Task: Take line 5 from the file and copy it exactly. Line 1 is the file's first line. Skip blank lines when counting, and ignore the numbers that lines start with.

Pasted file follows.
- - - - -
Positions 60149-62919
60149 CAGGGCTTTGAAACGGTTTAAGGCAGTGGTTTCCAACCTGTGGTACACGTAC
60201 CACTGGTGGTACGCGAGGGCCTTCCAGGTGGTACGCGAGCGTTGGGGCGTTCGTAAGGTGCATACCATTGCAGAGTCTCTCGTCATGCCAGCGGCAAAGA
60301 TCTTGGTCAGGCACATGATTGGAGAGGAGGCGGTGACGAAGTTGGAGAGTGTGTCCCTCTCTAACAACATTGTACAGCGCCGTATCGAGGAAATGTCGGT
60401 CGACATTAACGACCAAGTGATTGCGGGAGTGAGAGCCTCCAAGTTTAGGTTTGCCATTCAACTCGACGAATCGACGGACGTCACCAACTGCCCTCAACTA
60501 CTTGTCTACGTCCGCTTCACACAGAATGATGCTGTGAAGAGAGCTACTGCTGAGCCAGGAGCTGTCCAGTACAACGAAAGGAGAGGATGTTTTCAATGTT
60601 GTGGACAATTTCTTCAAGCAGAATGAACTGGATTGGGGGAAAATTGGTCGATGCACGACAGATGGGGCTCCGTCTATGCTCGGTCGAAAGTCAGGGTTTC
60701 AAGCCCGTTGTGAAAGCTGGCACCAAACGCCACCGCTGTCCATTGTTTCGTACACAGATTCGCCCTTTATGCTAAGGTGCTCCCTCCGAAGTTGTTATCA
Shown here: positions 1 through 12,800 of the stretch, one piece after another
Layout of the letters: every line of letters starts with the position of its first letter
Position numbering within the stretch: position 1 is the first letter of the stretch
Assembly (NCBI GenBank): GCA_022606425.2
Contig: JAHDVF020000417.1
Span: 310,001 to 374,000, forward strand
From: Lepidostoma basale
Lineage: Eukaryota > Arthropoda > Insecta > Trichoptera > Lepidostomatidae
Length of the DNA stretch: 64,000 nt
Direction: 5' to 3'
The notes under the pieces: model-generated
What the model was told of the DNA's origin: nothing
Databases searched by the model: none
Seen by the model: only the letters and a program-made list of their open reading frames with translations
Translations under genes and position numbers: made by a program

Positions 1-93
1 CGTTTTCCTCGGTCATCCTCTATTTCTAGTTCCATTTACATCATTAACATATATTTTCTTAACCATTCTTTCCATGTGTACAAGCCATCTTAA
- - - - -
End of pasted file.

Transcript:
60401 CGACATTAACGACCAAGTGATTGCGGGAGTGAGAGCCTCCAAGTTTAGGTTTGCCATTCAACTCGACGAATCGACGGACGTCACCAACTGCCCTCAACTA